BERKELEY, California — A wet market is a market that sells fresh, perishable foods, sometimes including live animals, which may be slaughtered on site. According to China’s investigation in early 2020, the novel coronavirus (COVID-19) may have originated because of animal slaughter in a wet market in Wuhan City, China. More recent evidence indicates that this wet market may have been a ‘superspreader event’ and that patient zero contracted the disease elsewhere. Although both of these are just theories, the fear of wet markets is having very serious consequences for those living in impoverished, remote areas in lower-income countries.
Criticism of Wet Markets
Wet markets are a point of criticism around the world. These critiques occur especially in Western countries where live animal markets are uncommon and sometimes seen as exotic or unclean. The exoticization of these markets in Western countries is influenced by an anti-Asian sentiment, with a focus on the rare presence of ‘exotic’ animals, rather than the important socio-economic function of these markets. Now, some are holding wet markets responsible for the most devastating global event in recent history. This has led many wet markets to shut down under international pressure.
Role of These Markets
While Wuhan City is one of the largest cities in China with many food options, there are many remote areas in lower-income countries where wet markets are the only reliable source of affordable and fresh food. Local growers bring a wide variety of nutritious fruits, vegetables and grains, and butchers provide cheap sources of protein. Because farmers grow food locally in small quantities, the food fresher, more accessible and cheaper. This is absolutely vital for those living in impoverished, rural areas who would otherwise have no access to fresh, nutritious foods.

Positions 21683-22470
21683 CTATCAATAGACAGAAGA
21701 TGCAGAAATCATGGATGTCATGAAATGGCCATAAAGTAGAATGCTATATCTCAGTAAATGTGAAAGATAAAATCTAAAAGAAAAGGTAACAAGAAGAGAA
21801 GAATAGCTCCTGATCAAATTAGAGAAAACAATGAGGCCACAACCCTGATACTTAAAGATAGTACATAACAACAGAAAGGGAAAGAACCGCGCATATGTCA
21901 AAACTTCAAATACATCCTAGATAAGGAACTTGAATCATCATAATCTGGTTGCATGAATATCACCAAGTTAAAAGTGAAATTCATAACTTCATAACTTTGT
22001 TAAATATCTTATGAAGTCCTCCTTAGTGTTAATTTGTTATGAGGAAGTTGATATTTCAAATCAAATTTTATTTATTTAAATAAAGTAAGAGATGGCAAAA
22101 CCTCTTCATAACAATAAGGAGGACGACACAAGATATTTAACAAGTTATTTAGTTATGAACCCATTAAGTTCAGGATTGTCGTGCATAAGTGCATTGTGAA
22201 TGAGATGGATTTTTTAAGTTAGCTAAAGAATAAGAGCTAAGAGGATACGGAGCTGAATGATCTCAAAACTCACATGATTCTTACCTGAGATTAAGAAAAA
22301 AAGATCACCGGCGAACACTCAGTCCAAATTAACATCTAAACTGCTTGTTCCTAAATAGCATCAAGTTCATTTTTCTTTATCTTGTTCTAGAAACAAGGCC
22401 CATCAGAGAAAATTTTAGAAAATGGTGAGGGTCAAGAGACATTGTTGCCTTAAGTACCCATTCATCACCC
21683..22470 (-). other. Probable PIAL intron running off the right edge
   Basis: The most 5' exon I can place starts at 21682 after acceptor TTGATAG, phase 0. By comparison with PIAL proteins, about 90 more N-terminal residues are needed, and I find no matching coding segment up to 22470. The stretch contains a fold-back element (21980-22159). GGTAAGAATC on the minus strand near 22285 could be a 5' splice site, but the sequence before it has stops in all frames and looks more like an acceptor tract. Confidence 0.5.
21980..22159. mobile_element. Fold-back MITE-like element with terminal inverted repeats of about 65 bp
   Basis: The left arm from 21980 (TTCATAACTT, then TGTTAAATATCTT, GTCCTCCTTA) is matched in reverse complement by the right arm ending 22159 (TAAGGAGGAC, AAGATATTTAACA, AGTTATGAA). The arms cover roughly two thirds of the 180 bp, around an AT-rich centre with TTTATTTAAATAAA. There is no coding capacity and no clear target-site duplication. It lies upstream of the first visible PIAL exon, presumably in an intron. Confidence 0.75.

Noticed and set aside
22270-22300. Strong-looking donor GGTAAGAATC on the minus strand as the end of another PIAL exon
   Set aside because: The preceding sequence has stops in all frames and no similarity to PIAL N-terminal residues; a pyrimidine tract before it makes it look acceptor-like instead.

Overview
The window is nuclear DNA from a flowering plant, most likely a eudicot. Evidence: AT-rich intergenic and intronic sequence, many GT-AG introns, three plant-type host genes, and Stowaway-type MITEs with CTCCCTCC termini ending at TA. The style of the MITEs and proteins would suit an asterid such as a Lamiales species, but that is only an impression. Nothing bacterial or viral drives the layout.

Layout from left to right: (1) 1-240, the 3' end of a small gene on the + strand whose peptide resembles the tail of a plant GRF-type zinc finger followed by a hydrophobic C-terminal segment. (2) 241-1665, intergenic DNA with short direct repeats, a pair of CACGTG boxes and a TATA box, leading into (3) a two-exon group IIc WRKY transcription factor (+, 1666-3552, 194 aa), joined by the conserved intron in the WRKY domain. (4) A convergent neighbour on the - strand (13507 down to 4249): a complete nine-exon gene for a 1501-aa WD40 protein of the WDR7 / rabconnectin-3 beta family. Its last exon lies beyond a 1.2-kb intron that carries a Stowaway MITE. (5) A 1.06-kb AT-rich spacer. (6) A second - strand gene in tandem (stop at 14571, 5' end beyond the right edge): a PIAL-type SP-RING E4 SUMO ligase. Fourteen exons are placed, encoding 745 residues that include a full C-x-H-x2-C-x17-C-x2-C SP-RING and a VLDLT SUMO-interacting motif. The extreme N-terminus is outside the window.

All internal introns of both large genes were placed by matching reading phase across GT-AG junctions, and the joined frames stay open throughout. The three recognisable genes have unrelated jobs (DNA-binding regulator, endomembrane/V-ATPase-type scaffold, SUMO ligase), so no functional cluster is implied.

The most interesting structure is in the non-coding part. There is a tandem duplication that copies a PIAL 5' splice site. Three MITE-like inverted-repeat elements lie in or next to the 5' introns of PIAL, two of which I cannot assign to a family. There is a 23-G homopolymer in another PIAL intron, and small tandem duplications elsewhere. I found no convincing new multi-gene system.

Markets also help support the local economy. Farmers have access to a consistent source of income because their services are essential to their communities. For farmers, markets are a way to ensure the future of their families and communities. The income they receive is necessary to support their family’s healthcare, education, clothing, nutrition and everyday needs.
Hygiene and Efforts to Address It
The main concern for wet markets is the consistency of hygiene measures. Regulations vary from country to country and can be difficult to enforce in rural or remote areas. Good hygiene practices are essential to ensuring the health and safety of customers.
The International Fund for Agricultural Development (IFAD) is a United Nations-funded organization that focuses on the well-being of rural residents around the world. It is working to improve hygiene in wet markets so they can eliminate food safety risks and continue to serve their communities. IFAD does this by educating local farmers and sellers on proper hygiene techniques. It also puts pressure on local governments to create stricter food safety policies for the health of the communities they serve.
The novel coronavirus is the most devastating global event in this century as far as lives lost. It is no wonder that people around the world want to protect themselves from having something like this happen ever again. However, closing markets is not the answer. These markets are absolutely vital to the lives and economies of those living in impoverished, rural areas in lower-income nations. Without these markets, there would be no access to fresh, nutritious foods or consistent income for farmers. The solution is to focus on ensuring consistent hygiene for the safety of customers through policy and education.
— Monica McCown